>>be cool. Anyone care to lay odds that it would be "just right"?
>>Now, change the scenario. The bottleneck is 
>>completely unused. The new session comes up, 
>>and is trying to infer what capacity is 
>>available, following the procedures it followed 
>>to get things "just right". Guess what? It 
>>asymptotically approaches fully using the link, 
>>but takes one heck of a long time to get there.
>>The big problem in pacing is determining the 
>>rate available at the bottleneck. And by the 
>>way, bottlenecks would have to have heap big 
>>magic to operate in anything resembling a TDM fashion.
>>Operational experience in the ATM world gives 
>>us another side of this. If you give an ATM VC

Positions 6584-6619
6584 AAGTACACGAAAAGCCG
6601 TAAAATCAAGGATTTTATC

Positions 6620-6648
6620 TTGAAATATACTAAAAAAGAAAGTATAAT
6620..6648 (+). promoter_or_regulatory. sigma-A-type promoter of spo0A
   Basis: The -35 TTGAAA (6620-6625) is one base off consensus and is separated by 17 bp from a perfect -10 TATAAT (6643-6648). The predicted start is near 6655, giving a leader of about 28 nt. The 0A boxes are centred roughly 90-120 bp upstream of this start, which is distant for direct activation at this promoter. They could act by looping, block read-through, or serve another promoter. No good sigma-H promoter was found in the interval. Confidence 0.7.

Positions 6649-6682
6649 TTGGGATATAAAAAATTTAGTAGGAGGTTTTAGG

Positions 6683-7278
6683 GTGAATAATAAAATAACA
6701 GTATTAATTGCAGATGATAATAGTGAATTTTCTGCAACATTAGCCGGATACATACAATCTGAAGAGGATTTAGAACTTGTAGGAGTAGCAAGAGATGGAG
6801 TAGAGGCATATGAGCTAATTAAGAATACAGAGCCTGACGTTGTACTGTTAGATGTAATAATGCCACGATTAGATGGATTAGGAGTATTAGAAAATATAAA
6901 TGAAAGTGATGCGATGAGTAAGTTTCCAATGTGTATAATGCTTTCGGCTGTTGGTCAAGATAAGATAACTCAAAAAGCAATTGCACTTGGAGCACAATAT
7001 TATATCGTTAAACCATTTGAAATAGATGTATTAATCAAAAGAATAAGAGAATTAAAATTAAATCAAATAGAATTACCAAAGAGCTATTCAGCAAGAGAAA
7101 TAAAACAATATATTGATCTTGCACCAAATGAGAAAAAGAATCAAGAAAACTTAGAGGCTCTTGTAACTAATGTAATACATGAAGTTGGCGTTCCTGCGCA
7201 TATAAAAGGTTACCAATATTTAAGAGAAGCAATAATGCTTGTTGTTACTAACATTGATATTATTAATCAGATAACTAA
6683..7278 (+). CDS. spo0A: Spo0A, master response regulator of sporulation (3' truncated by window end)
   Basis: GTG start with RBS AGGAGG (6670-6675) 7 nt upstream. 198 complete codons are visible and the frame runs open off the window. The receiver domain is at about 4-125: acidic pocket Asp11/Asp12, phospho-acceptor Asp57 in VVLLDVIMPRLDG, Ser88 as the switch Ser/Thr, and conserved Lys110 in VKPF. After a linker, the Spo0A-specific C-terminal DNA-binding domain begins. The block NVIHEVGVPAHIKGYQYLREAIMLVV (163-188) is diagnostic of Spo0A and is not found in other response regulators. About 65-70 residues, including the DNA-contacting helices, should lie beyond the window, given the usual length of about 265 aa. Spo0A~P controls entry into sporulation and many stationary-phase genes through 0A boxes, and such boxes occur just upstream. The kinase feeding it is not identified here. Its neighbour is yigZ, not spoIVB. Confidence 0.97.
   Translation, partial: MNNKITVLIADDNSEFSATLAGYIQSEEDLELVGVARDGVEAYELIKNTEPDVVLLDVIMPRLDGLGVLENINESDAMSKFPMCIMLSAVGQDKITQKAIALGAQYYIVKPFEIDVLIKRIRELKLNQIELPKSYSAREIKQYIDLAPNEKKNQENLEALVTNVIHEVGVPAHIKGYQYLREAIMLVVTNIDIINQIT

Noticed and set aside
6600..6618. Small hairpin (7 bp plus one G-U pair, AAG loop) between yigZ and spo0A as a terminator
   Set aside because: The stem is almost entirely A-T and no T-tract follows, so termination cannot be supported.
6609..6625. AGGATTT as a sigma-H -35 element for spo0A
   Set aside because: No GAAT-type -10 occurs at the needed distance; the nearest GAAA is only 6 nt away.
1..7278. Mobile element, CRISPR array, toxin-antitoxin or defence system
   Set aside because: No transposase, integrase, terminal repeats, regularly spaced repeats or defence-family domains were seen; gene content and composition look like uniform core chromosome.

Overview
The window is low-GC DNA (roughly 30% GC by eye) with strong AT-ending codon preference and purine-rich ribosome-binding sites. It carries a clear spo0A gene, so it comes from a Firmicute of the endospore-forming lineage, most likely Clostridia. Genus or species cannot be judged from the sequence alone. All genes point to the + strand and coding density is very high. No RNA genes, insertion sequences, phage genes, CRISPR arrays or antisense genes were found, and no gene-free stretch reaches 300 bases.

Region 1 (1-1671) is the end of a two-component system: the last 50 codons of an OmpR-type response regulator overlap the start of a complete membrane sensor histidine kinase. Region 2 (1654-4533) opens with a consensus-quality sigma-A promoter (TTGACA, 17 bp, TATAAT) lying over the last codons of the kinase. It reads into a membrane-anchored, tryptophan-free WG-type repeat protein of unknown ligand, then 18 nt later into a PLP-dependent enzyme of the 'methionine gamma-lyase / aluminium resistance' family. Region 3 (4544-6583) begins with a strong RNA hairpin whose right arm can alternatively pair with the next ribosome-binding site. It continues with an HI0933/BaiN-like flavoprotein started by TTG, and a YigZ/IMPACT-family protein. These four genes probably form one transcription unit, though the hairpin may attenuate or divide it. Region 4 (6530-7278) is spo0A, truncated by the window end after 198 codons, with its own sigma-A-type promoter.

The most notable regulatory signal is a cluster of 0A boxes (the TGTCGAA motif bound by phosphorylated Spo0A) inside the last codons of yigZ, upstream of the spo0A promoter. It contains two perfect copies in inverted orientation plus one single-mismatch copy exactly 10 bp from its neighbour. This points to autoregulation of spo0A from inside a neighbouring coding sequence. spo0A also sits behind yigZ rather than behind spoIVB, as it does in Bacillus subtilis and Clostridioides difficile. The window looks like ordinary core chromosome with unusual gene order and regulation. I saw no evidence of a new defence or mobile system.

>>a certain rate and engineer that rate through 
>>the network, ATM works a lot like TDM works - 
>>it uses the rate authorized, and doesn't 
>>over-use it. If you screw up the engineering, ATM acts like it is screwed up.
>>Hence, I think that what the research, logic, 
>>and operational experience tell us is that 
>>while pacing can be useful to break down big 
>>bursts, in the end pacing doesn't achieve a 
>>what the Internet community has been trying to 
>>achieve for a long time, which is full use of 
>>the bottleneck without overburdening it. We can 
>>achieve engineered use, like ATM, or we can 
>>from time to time over-burden a bottleneck, but we can't avoid both.
>>So I will argue that using pacing for events, 
>>like spreading out the effect of a sequence of 
>>lost Acks, can be helpful, but in the end  the 
>>procedures we use in New Reno etc are superior 
>>in the general case. What we can do to improve 
>>those procedures might be related to RCP or to 
>>some of the work that is being done on 
>>other-than-loss-triggered procedures; we'll 
>>see. But pacing is not a silver bullet.